It won’t surprise you to learn that calcium is the most abundant mineral in the body. Males carry about three pounds and females carry 1.36 kg and males carry 0.907 kg – most of it in bones and teeth with the rest found in the soft tissues and watery parts of the body where it regulates the normal body process. That’s the kind of weight you want to fortify, not lose!
Calcium provides a great example of exactly how minerals work synergistically with vitamins, enzymes and other minerals. About 10-40% of the calcium you get from your diet is absorbed in the small intestine with the help of vitamin D. (Calcium can’t be absorbed well without both vitamin D and hydrochloric acid). Magnesium is also a member of this powerful team that helps to fortify bones.
If you don’t get enough calcium in your diet, the body will begin to dip into its reserves – your bones. If the deficiency goes on long enough, you’ll suffer from osteoporosis. While this disease can strike at any age, older people are more vulnerable. One in four women and one in eight men over the age of 50 have osteoporosis. Eighty percent of women are deficient in calcium and this world-wide health problem costs billions of dollars to treat. This condition is much more than just a nuisance, it’s a serious health problem that’s easily preventable.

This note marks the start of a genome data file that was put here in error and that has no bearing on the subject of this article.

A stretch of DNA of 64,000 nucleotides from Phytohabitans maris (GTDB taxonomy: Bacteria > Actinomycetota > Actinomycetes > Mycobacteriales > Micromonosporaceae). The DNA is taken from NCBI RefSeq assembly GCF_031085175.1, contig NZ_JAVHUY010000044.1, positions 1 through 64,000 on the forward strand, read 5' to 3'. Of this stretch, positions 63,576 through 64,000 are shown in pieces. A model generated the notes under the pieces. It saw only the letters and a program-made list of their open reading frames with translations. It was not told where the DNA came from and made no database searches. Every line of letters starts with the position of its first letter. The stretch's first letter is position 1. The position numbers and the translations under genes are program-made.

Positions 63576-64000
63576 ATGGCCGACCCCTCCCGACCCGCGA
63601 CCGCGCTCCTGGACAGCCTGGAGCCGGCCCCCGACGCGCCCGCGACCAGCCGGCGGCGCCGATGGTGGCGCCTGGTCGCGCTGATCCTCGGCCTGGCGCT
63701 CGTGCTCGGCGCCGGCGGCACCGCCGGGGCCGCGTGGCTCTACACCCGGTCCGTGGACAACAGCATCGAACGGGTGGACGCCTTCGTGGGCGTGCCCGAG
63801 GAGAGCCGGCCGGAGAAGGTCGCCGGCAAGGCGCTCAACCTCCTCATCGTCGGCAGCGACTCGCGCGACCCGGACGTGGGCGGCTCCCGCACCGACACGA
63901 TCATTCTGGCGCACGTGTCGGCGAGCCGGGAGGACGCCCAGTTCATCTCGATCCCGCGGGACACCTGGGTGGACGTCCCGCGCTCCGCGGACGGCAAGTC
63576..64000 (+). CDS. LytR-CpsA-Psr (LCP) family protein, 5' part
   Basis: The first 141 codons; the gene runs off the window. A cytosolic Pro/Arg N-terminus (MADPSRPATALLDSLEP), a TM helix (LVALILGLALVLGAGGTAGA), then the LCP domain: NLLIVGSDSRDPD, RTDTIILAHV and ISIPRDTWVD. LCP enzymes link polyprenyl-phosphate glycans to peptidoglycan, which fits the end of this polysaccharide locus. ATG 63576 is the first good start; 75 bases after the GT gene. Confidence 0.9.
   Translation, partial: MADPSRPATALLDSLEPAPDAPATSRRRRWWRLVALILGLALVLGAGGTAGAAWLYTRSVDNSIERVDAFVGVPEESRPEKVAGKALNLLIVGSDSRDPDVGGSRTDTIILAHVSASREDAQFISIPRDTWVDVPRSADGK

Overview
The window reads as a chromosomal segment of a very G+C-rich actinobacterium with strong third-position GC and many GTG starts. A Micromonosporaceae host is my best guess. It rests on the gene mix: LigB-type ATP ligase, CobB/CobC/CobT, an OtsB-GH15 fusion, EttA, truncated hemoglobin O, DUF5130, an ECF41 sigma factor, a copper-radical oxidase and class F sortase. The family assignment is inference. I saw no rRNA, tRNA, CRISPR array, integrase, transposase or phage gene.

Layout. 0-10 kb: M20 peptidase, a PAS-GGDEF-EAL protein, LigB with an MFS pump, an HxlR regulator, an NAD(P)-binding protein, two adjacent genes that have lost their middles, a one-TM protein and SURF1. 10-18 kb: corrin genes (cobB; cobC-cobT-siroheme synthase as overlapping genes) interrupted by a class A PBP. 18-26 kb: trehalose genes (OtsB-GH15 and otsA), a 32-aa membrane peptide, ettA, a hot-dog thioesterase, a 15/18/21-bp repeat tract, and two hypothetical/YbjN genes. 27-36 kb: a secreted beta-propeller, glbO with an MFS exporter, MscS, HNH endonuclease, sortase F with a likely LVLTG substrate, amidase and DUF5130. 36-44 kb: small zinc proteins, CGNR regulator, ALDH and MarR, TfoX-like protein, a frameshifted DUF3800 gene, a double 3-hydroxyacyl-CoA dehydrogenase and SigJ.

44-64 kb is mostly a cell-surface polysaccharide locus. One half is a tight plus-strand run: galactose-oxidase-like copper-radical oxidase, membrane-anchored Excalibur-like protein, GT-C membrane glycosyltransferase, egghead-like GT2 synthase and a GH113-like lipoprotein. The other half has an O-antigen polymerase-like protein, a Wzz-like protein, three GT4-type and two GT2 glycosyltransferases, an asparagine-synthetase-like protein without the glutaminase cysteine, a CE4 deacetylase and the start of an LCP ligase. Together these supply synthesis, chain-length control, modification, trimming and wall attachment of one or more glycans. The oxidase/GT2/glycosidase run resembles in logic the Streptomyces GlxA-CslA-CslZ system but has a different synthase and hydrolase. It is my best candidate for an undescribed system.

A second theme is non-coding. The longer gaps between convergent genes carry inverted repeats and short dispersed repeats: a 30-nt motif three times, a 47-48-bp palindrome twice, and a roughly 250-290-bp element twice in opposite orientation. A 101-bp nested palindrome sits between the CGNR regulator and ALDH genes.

For both men and women, peak bone density is achieved during late adolescence. Around 35 years of age, bones begin to thin for both sexes. This process accelerates for women when estrogen levels drop at menopause. Women lose about one-third of their bone mass during their lifetimes while men lose about one-fifth. The more bone mass one develops as an adolescent, the more protected one will be from the inevitable loss that happens as you get older.
In a recent study of adolescent girls, raising calcium intake with supplements from 80% of the current recommended dietary allowance to 110%increased bone mass by more than 1% per year during adolescent growth. In another study, of men and women ages 50 to 79, those in the top third in terms of calcium consumption suffered 60% fewer hip fractures over the next 14 years than the others. Calcium is essential throughout life.
Here’s a red flag for caffeine lovers – too much caffeine can reduce your calcium levels. A recent study of 84000 middle-aged women found that those who drank more than four cups of coffee a day were three times more likely to suffer from hip fractures than women who had little or no caffeine.